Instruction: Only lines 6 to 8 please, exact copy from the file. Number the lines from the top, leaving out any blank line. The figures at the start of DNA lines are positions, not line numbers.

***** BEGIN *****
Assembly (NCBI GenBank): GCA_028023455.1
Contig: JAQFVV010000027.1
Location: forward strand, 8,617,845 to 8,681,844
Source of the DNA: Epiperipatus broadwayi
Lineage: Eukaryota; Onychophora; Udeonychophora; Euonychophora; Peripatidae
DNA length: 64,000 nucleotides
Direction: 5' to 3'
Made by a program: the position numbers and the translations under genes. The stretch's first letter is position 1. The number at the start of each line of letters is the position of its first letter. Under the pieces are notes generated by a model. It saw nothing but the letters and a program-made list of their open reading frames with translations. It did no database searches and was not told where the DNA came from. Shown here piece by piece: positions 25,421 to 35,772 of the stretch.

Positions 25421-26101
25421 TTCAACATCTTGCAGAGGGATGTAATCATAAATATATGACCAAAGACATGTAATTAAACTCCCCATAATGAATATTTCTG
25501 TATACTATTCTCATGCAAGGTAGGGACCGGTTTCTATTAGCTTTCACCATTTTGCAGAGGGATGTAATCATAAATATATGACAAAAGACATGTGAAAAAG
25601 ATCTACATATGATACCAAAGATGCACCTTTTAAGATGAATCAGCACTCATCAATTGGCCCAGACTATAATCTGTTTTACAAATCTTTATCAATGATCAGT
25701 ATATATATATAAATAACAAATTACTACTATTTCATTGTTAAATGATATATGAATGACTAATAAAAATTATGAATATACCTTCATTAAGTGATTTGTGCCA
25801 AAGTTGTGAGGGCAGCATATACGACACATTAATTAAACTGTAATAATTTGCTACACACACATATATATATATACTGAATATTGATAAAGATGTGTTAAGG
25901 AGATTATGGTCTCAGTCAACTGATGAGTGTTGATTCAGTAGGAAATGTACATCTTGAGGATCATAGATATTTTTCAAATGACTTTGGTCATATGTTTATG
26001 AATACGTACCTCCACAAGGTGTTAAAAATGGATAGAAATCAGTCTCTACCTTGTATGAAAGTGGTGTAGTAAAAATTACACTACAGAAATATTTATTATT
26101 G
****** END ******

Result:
DNA length: 64,000 nucleotides
Direction: 5' to 3'
Made by a program: the position numbers and the translations under genes. The stretch's first letter is position 1. The number at the start of each line of letters is the position of its first letter. Under the pieces are notes generated by a model. It saw nothing but the letters and a program-made list of their open reading frames with translations. It did no database searches and was not told where the DNA came from. Shown here piece by piece: positions 25,421 to 35,772 of the stretch.